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SHOWDOWN WITH IRAQ

Baghdad Proposes Talks if U.S. Backs Off

Washington dismisses an overture by Iraq's vice president. Meanwhile, U.N. aid workers continue leaving the nation.

February 22, 2003|John Daniszewski | Times Staff Writer

BAGHDAD — Faced with a mounting threat of war, a member of President Saddam Hussein's government raised anew Friday night the possibility of a direct dialogue between Iraq and the United States.

Whether the remarks by Iraqi Vice President Taha Yassin Ramadan constituted a serious proposal for negotiations with President Bush or were meant to convey merely a general willingness to talk with any nation -- Israel excluded -- the offer seemed unlikely to gather any immediate steam.

Iraq has put out other feelers since the Persian Gulf War ended 12 years ago about trying to repair relations with Washington, but the U.S. position has been that it will not deal with Baghdad directly as long as Hussein remains in power.

On Friday, Deputy White House spokesman Scott McClellan dismissed the Iraqi overture as not serious.

"Dialogue is one thing, disarmament is another, and our focus is on disarmament," McClellan said in Crawford, Texas, where Bush was at his ranch.

Ramadan made his statement during an interview broadcast by Al Shabab Television, a station owned by Hussein's elder son, Uday.

The vice president said Iraq stands "ready for a dialogue with the American administration and ready to build economic relations," but he suggested that any such discussion could come about only if the U.S. stood down from its military buildup.

"If they abandon aggression, and there is a dialogue that leads to normal relations [and] achieves mutual interests far from interference in internal affairs, then we would have no objection," Ramadan said.

In a sign that international agencies are readying for a possible war, hundreds of humanitarian aid workers have been quietly leaving Iraq in recent weeks, U.N. officials revealed Friday.

Representatives of the United Nations were careful to say that the exodus has not been an "evacuation" and that the departures are taking place voluntarily.

U.N. officials wish to avoid any implication that they consider a war in Iraq inevitable and are therefore winding down the organization's extensive operations here.

Chris Beekman, spokesman for UNICEF here, said staff members who have been outside Iraq for training, vacations or other purposes are being told not to return for now. He said he couldn't give the exact number of workers involved.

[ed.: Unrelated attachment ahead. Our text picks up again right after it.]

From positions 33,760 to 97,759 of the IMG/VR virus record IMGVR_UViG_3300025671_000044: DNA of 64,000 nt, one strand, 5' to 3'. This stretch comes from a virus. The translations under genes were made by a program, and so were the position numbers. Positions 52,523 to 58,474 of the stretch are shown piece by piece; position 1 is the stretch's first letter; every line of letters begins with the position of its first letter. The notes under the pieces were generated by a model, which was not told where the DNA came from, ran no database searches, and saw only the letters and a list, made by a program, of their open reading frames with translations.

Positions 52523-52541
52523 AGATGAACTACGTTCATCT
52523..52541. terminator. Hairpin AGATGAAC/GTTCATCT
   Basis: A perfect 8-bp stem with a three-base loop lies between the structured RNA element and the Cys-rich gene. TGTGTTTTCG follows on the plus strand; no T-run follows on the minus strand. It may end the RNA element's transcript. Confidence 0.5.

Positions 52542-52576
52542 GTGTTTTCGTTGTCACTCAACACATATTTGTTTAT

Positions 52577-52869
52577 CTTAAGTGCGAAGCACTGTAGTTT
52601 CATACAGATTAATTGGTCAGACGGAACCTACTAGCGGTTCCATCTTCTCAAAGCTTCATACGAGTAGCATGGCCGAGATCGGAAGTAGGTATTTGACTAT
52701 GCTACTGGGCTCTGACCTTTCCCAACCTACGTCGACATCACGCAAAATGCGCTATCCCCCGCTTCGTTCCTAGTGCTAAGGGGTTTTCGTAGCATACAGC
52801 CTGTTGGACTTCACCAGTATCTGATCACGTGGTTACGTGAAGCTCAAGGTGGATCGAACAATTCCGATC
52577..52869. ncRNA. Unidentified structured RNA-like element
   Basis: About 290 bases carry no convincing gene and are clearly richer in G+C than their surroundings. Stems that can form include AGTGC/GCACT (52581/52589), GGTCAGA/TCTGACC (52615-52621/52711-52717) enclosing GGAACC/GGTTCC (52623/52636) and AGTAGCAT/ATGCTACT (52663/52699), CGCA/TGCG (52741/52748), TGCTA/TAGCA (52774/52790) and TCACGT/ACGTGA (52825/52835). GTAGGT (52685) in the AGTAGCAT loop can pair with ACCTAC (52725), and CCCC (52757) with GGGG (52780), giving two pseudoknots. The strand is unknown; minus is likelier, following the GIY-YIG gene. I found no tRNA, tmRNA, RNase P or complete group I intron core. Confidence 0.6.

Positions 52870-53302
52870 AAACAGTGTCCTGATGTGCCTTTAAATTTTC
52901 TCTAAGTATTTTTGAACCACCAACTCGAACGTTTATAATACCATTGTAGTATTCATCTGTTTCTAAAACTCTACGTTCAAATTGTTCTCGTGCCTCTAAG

At U.N. headquarters in New York, spokesman Stephane Dujarric said the organization decided in early February that any staff members who wished to leave Iraq could do so.

U.N. sources estimate that about 460 out of 920 U.N. staff members in Iraq have taken advantage of the offer.

In addition to regular U.N. staff, about 100 weapons inspectors are in Iraq. Their number has fluctuated between 90 and 110 in recent weeks, and they also have been given the option of leaving Iraq if they feel unsafe, spokesman Hiro Ueki told reporters this week.

A U.N. official quoted by Associated Press said the decision to keep staff out of the country was a practical measure to make the organization more nimble in case the situation in Iraq swiftly deteriorates.

"If suddenly we have to evacuate 1,000 people, it's complicated," the official said. "Evacuating 400 people is less complicated."

U.N. aid agencies have maintained a significant presence in Iraq since the end of the Gulf War, helping to ease the effects of U.N.-imposed sanctions that began in 1990.

Aside from UNICEF, the U.N. Development Program and the World Food Program run major projects related to humanitarian needs and help carry out the U.N. "oil-for-food" program, which provides most Iraqis with the bulk of their diets.

U.N. officials have warned that a war would force them to suspend activities, putting millions of Iraqis at risk because food supplies and humanitarian assistance would be interrupted.

To blunt the impact on ordinary Iraqis, Baghdad has distributed six months' worth of food rations, Trade Minister Mohammed Mehdi Saleh said this week.

"During any aggression on Iraq, we will provide," he pledged.

The comment came amid signs that the United States and Britain are finalizing military preparations as they prepare to introduce a new resolution at the U.N. Security Council alleging that Iraq remains in "material breach" of past resolutions demanding that it disarm.

At Friday prayers in Baghdad, worshipers were told to get ready to resist the "infidel invaders."

"Oh God, crush their forces, down their planes, sink their ships, and shake the earth below their feet," said Abdul Razzaq Sadi, a speaker at the Mother of All Battles Mosque outside Baghdad, which was named for the appellation given by the government here to the Gulf War.

Bakr Samarei, who spoke at Baghdad's Abdel Qader Kilani Mosque, said: "You are the nucleus of Islam, and you are requested at this moment, at this hour, to sacrifice yourselves in the name of God -- not as suicide bombers, but as fighters."

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